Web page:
The COVID-19 pandemic crushed many stocks over the past few months, but a trio of resilient e-commerce stocks -- Shopify (SHOP -3.97%), Amazon (AMZN -2.52%), and (JD -1.72%) -- seemed immune to that sell-off. Shopify's stock rose nearly 50% this year, while shares of Amazon and JD advanced more than 20%.

Let's see if these three stocks are still worth buying.

1. Shopify

Shopify's e-commerce tools -- which include digital storefronts, marketing tools, payment tools, and other services -- help merchants digitize their offline businesses. Demand for those services spiked over the past few years and Shopify's revenue soared 59% in 2018 and another 47% in 2019.

Tiny parcels on a laptop keyboard.

Image source: Getty Images.

Shopify initially spooked the bulls by pulling its full-year guidance at the beginning of April in light of the pandemic. But in mid-April, Shopify CTO Jean-Michel Lemieux claimed the platform was "handling Black Friday level traffic every day" as the pandemic forced more brick-and-mortar businesses to ramp up their online capabilities. That statement, which suggested Shopify could easily surpass analysts' prior forecasts for 25% sales growth this year, sparked a rally that sent Shopify's stock to an all-time high.

However, Shopify's adjusted net income also fell 22% last year, due to ecosystem investments and its acquisition of warehouse robotics provider 6 River Systems, and analysts had expected another double-digit decline in 2020.

Shopify's core business looks stable, but its stock trades at over 25 times and 1,000 times next year's revenue and earnings estimates, respectively. Those valuations indicate Shopify is trading like a cult stock -- so investors should wait for a big pullback before accumulating some shares.

2. Amazon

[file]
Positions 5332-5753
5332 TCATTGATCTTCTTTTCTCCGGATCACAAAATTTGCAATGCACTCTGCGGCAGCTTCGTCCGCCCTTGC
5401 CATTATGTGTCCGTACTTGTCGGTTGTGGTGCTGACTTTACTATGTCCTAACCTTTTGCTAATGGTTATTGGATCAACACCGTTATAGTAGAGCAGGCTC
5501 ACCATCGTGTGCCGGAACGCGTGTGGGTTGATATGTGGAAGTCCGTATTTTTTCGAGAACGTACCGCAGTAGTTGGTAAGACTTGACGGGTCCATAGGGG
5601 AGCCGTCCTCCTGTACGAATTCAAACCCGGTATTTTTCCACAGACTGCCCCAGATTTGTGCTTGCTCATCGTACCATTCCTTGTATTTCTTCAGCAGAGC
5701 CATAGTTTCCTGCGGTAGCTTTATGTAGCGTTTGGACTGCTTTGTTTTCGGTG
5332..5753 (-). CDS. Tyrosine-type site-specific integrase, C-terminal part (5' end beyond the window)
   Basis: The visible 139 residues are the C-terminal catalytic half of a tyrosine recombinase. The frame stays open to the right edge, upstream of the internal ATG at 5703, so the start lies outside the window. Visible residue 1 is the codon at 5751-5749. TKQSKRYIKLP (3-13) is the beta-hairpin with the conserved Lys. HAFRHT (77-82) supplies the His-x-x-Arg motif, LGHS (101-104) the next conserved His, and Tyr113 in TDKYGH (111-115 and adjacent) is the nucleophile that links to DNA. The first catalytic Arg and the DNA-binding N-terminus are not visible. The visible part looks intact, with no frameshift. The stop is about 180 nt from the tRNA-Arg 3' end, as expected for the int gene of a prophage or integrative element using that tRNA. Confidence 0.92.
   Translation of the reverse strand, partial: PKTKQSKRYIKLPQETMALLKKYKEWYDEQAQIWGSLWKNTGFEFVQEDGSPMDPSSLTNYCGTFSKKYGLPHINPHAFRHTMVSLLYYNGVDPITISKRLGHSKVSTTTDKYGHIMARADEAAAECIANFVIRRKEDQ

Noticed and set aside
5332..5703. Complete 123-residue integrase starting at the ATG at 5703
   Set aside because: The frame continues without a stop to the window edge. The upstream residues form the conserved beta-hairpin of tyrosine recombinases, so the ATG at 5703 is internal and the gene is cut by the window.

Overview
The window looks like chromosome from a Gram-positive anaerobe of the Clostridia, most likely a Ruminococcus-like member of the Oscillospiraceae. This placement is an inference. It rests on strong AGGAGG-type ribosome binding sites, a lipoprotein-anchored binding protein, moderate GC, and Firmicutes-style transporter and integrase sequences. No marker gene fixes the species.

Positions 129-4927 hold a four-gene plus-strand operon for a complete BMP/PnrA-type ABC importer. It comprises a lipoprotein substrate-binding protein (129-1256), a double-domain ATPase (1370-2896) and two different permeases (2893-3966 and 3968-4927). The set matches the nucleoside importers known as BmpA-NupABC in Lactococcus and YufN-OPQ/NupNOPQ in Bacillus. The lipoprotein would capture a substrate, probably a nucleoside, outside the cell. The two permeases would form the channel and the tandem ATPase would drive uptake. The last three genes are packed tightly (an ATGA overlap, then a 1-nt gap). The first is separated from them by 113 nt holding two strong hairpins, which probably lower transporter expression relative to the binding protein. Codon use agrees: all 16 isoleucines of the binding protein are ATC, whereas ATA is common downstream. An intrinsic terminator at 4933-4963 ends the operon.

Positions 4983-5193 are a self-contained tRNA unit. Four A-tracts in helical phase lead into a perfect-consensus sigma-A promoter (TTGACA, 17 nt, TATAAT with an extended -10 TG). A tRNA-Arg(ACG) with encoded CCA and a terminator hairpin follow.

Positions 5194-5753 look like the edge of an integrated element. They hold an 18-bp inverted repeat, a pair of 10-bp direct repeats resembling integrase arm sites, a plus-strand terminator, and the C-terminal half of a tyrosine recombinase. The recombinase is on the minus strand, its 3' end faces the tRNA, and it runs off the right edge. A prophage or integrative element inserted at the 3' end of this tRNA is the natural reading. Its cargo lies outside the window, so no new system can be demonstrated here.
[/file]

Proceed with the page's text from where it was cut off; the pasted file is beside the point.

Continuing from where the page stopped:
The COVID-19 crisis also lit a fire under Amazon's core e-commerce and cloud infrastructure platforms. Amazon's orders spiked as more consumers complied with stay-at-home directives, while the usage of Amazon Web Services (AWS) surged as people worked from home and accessed more cloud-based apps, services, and streaming media platforms.

Parcels in a warehouse.

Image source: Getty Images.

Amazon generates most of its revenue from its online marketplaces, but it earns most of its profits from AWS's higher-margin services. This resilient business model allows Amazon to undercut smaller retailers with loss-leading strategies. It also locks shoppers into its Prime ecosystem, which recently surpassed 150 million members.

Even as other retailers lay off or furlough their employees, Amazon recently hired 100,000 workers for its distribution centers and plans to hire another 75,000 to fulfill its incoming orders. If other brick-and-mortar retailers fail to recover after the crisis ends, Amazon will likely absorb a large percentage of their shoppers.

In short, the crisis is generating tailwinds instead of headwinds for Amazon, so it could easily beat Wall Street's expectations for 20% revenue growth and 23% earnings growth this year. Amazon's stock isn't cheap at more than 80 times forward earnings and nearly four times next year's revenue, but it's more reasonably priced than Shopify.


JD is China's largest direct retailer and its second-largest e-commerce company after Alibaba (BABA -0.05%). Unlike Alibaba, which doesn't take on inventories at its core marketplaces, JD holds inventories and fulfills orders with its own logistics network.

JD's approach is more capital-intensive than Alibaba's low-cost approach, but it enables it to maintain tighter quality control. JD's revenue rose 25% last year, and its adjusted net income rose 8% -- defying the bearish notion that it couldn't generate sustainable profits. JD generated those profits by increasing the scale of its platform, controlling its expenses, and offering JD Logistics as a service to other retailers.

JD also widened its moat against Alibaba and its low-cost rival Pinduoduo (PDD -0.60%) by expanding into lower-tier cities. Its number of active customers rose 19% annually to 362 million last quarter, and 70% of those new shoppers came from Pinduoduo's base of lower-tier cities.

It also expects its sales in the first quarter, which bore the full brunt of lockdowns across China, to rise "at least" 10% annually. China has since ended those lockdowns, which indicates JD's growth could easily top that forecast and accelerate in the second quarter. Analysts expect JD's revenue and earnings to rise 18% and 16%, respectively, this year, and its stock looks reasonably valued at about 40 times forward earnings and less than one times next year's revenue.

The bottom line

Shopify, Amazon, and JD all boast unique strengths, and they could all remain resilient in this tough market. However, Amazon and JD are arguably better investments at these prices, since they're more realistically valued relative to their growth. Shopify's rally is clearly a technical one, and it could fade quickly once the fundamentals kick in -- so investors shouldn't chase that rally.